Let’s put the fanfare where it belongs, at the beginning. This is a small, exquisite, and intelligent show, accompanied by a catalogue that is a pleasure to hold in one’s hands and to embrace with one’s eyes. It’s also at the Huntington which is an artwork in itself.
The premise here is that the paintings of such 15th century Flemish masters as Jan van Eyck and Rogier van der Weyden, and the slightly later Hans Memling, had a crucial impact on the development of Italian and specifically Florentine art.
The influential banking firm run by the Medici family, which reached its apogee during the late 1400s in the person of Lorenzo the Magnificent, had established a branch in Bruges in 1439. Bruges, now in Belgium, was a center of commerce, and with a wealthy merchant class came an interest in acquiring culture and works of art. Informed patrons and perceptive collectors recognized talent, and commissioned portraits – since we were still a few centuries away from the Brownie Instamatic camera.
Apparently, this is the first time that an exhibition has been mounted in the United States that examines Flanders-Florentine cross-pollination, although the connection has not gone unremarked in Europe. In 2002, this writer was in Bruges to see “The Age of Van Eyck: The Mediterranean World and Early Netherlandish Painting, 1430-1530,” which included a number of the same works we can see today, an hour’s jaunt up the 110, and the catalogue for that show also contained an important contribution by Paula Nuttall, who wrote most of the book for the current exhibition, and who also co-curated it with the Huntington’s own Catherine Hess.
As the title of the 2002 show makes clear, Jan van Eyck was the era’s shining star. His portraits were so true to life that, it was claimed, they lacked only a voice (the 2002 catalogue says they lacked only breath), and while Van Eyck is not represented in this show, his peers are, and many of them display a similar degree of talent that must have stunned the noble families of Florence, who knew pictorial gold when they saw it.
One artist well represented here is Memling, who “produced so many paintings for the Italians that he can almost be considered the unofficial painter to their community,” Nuttall writes. What this means is that for diplomats, bankers, merchants, and other well-to-do visitors from Italy, “His independent portraits were especially desirable as ‘take-home’ pieces: small, portable, fashionable, refined in execution, souvenirs of time spent in the glamorous city of Bruges.” Equally as important,” she adds, “these works would have invited the admiration – and envy – of family and friends.”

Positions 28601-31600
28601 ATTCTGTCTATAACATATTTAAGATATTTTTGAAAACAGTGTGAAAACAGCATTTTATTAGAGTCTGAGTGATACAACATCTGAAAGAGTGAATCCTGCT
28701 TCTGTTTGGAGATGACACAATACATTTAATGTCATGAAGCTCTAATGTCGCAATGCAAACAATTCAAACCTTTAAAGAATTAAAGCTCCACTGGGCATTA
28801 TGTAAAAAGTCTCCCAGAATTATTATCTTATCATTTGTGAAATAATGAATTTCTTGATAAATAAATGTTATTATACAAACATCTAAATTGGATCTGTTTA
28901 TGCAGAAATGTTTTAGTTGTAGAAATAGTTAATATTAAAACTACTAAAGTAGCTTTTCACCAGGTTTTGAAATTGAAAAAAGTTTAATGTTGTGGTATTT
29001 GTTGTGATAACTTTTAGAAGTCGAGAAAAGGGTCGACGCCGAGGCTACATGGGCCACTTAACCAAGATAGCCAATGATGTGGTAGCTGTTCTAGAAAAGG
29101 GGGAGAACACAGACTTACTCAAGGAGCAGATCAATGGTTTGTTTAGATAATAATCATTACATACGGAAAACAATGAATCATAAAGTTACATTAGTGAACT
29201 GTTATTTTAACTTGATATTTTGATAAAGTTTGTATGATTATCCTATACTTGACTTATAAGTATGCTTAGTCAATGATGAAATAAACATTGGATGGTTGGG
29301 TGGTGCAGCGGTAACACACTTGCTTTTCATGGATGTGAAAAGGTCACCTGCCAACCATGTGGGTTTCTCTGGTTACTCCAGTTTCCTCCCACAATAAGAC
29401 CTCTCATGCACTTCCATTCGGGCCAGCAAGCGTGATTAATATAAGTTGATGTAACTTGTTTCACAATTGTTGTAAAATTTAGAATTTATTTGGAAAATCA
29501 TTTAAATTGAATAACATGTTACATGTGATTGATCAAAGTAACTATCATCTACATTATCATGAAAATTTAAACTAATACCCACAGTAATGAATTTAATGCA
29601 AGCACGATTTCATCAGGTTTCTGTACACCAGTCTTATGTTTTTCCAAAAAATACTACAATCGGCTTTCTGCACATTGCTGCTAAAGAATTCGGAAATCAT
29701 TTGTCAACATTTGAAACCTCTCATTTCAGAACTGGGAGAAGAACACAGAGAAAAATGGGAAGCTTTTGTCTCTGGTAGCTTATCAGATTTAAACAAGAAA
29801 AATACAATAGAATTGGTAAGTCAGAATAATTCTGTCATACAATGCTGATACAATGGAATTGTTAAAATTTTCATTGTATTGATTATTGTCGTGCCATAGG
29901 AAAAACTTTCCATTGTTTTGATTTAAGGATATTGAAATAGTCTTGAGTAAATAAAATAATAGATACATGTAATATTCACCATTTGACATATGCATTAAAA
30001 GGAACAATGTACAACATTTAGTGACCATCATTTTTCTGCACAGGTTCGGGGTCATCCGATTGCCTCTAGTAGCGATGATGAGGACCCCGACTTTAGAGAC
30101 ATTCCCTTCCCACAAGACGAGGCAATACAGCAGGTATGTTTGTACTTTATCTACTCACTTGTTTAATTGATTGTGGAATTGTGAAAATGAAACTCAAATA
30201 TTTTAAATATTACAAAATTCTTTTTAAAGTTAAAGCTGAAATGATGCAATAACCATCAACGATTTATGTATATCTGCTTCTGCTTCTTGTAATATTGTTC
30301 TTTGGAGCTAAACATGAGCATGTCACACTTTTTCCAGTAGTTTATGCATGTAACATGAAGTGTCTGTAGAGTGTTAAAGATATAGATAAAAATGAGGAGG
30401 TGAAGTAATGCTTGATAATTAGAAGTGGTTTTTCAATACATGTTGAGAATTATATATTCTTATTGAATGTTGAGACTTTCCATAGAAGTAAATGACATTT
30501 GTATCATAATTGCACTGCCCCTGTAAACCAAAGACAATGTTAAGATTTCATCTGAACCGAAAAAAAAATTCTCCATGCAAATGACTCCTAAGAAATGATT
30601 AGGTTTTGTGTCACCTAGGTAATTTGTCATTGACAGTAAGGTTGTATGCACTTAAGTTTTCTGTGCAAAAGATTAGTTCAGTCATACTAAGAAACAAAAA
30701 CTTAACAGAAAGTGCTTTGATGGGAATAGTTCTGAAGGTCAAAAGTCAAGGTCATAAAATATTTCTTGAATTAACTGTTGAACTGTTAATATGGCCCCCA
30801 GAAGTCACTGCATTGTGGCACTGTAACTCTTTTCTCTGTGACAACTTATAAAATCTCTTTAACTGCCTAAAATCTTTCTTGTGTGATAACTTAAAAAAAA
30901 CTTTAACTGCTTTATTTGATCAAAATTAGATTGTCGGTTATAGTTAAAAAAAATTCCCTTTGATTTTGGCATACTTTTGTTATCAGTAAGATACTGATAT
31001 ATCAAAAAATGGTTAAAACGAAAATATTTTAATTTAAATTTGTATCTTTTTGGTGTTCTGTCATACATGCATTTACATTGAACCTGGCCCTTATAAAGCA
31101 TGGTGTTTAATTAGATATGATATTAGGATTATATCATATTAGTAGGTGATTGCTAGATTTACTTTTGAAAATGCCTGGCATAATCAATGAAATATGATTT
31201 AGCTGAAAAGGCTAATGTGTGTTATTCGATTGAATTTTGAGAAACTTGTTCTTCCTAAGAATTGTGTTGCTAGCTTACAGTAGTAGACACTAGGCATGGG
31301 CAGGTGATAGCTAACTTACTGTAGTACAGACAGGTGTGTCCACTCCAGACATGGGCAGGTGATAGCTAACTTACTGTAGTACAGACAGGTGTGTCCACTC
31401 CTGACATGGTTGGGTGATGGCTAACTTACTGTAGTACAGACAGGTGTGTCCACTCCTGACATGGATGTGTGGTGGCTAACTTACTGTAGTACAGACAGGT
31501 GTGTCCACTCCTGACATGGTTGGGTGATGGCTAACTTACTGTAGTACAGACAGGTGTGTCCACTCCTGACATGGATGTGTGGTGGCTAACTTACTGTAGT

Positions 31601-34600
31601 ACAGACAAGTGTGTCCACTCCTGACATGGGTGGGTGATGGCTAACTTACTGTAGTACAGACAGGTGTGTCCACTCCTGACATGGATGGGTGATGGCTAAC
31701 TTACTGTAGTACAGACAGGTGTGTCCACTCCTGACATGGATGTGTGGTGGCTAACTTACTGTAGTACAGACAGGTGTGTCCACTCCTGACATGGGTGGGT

That “Face to Face” is here and not, say, in Chicago or Boston, is due largely to Arabella Huntington, the responsible party for acquiring Rogier van der Weyden’s “Virgin and Child” (c.1460) as well as two works highly relevant to this exhibition, Domenico Ghirlandaio’s “Portrait of a Man” and “Portrait of a Woman” (both c.1490). Furthermore, Van der Weyden’s masterpiece is displayed alongside its original panel companion, “Portrait of Philippe de Croÿ,” borrowed for the occasion from its home in Antwerp. While it’s not the first time the pair has been reunited, it’s a big deal, in layman’s parlance.
Although, as noted, the show is not large, it is carefully thought-out and presented in five thematic sections, the first exploring the diptych as object. Often these facing portraits depicted a Holy Figure on one side and a portrait of the donor (the one commissioning the picture) on the other. These works could be opened like a book and stood upright, but were usually closed when not in use to protect the images’ sacred aura. Often the reverse of the portraits were illustrated, occasionally with the donor’s coat of arms (their company logo, if you will).
Other themes include the face of Christ, depicted realistically (if not accurately); portraits of donors rendered in detail – and this is where the Flemish masters showed the Italians what’s what; landscapes (at this stage just peeking out from behind the portraits, and not yet coming into their own); and lastly the still-life, usually the objects within the framework of the portrait (again, with an emphasis on realism). For example, Memling’s distant landscapes, inserted behind the figures he portrayed, were duly noted and taken up by such Italian masters as Leonardo da Vinci and the Divine Raphael. The show even points out that parts of some backgrounds by Memlings and others – windmills, trees, meandering streams, and so on – were directly quoted in works by the Italians.
While Italy was the epicenter of artistic excellence during the Renaissance, now we know that its fabled painters had a little boost of inspiration from behind the scenes, and far to the north.
Face to Face: Flanders, Florence, and Renaissance Painting is on view through Jan. 13 at the Huntington Library, Art Collections, and Botanical Gardens, 1151 Oxford Road, San Marino. Hours, Monday, Wednesday, Thursday, and Friday from 12 noon to 4:30 p.m., and Saturday, Sunday, and Monday holidays from 10:30 a.m. to 4:30 p.m. Admission, $20 adults on weekdays; $23 adults on weekends; with lesser entrance fees for seniors, students, and youths 5 to 11 (Under 5? You’re in like Flint!). Call (626) 405-2100 or go to huntington.org.